Alive is a beautifully flawed short film. Written and directed by Jimmy Olsson, it stars Eva Johansson as Victoria, a middle-aged woman with an unexplained physical disability that restricts her to a wheelchair and makes fine motor skills such as talking and moving her arms, extremely difficult. One day Victoria sees Ida (Madeleine Martin), her caretaker, with her boyfriend, and confesses to Ida that she wants to find love. Because of this, Ida makes Victoria a Tinder profile, which she then gets a match with a scary-looking man named Håkan (Jimmy Olsson). Victoria invites the man over for a casual hookup, but Ida is concerned for her safety and wants to be there with her. Victoria insists Ida not be there, leaving Ida outside, worried about Victoria being emotionally or physically hurt.
Alive boasts gorgeous visuals and sound design that deeply immersed me in the world. Shallow focus and soft lighting worked well to enhance the intimate narrative. The sound design enhanced the characters’ voices, giving every strained word that Victoria uttered a powerful presence. The charming dialogue and the powerful performances from Johansson and Martin instantly endeared me to the characters. Additionally, there was solid pacing with a clear progression of Victoria’s character from the beginning of the story to the end.
“… a middle-aged woman with an unexplained physical disability…Ida makes Victoria a Tinder profile…”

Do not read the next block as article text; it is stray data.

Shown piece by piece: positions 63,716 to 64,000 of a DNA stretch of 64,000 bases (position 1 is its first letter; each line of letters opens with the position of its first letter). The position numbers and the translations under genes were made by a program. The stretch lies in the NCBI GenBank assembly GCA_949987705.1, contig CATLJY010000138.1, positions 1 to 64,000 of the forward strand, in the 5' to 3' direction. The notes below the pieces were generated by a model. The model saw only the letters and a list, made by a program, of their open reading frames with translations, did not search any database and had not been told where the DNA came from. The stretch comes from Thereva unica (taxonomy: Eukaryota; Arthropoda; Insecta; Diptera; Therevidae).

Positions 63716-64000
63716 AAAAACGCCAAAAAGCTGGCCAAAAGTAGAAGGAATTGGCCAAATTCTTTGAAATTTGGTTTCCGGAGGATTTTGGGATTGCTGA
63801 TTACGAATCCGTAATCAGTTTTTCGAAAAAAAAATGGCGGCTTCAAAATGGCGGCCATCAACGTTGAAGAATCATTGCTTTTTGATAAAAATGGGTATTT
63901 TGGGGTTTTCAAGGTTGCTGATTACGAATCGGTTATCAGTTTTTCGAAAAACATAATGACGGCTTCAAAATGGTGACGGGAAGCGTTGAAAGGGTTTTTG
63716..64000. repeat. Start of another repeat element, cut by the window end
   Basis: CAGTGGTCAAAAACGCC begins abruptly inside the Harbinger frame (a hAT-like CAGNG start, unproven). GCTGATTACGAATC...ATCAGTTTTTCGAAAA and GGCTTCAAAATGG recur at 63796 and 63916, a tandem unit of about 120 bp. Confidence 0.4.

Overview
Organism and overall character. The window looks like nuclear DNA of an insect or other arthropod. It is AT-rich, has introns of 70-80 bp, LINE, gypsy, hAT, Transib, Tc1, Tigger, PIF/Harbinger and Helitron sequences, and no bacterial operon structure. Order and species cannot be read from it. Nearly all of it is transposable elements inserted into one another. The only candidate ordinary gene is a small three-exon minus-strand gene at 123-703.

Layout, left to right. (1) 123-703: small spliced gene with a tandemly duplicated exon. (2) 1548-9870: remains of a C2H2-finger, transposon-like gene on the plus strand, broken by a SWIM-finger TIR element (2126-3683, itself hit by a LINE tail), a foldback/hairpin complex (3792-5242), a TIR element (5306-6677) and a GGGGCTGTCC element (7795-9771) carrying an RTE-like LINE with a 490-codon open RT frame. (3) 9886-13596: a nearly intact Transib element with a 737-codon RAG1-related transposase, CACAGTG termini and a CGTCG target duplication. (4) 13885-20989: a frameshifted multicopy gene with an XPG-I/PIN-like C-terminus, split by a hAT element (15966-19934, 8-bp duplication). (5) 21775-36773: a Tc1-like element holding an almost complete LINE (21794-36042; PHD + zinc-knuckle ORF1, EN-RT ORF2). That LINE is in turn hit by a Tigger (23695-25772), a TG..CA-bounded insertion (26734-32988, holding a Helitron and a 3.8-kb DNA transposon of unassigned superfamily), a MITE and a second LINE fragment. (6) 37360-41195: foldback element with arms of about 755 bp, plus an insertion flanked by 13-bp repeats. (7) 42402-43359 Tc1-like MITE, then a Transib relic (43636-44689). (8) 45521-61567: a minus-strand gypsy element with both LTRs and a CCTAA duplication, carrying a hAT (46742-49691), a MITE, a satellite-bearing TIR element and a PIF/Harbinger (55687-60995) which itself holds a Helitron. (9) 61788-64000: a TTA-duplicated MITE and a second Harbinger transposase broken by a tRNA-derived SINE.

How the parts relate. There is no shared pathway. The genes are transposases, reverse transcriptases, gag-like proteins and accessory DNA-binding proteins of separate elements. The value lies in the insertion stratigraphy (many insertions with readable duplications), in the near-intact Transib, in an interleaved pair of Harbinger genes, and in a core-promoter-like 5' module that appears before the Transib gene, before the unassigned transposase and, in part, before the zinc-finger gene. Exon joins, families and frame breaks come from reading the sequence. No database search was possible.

The flaws started to reveal themselves when I posed the question of “who’s story is this?” Victoria is the protagonist who drove the narrative with her actions and changed with them, but those actions are largely passive. Victoria confessed to Ida about wanting love, which led Ida to make her a Tinder profile. Victoria invited a scary looking man over that she met on Tinder, and Ida insisted on staying with her, but Victoria screamed, which caused Ida to remain outside.
This is further confounded by the framing of moments, which always showed the events from Ida’s perspective. For example, when Ida is forced to be outside while Victoria has her date with Håkan, the camera showed this moment from Ida’s perspective, not Victoria’s. However, these scenes that only follow Ida don’t add anything to her character. Ida does not change as a person throughout the narrative. This left the film less emotionally resonant because the protagonist is not the subject of focus. The subject of focus does not grow or change in the short’s runtime, which in turn left the focus of the short muddled and dampened the power of its story.
Alive didn’t leave me emotionally invested in the characters themselves, but very few movies come close to humanizing disabled people, so this short is rare in presenting a fleshed-out disabled character. That doesn’t excuse the film’s shortcomings. Still, it will hopefully serve as an example for how to write disabled characters and portray them on screen well, and prove that a humanizing and empowering story about a disabled person is possible.
"…giving every strained word that Victoria uttered a powerful presence."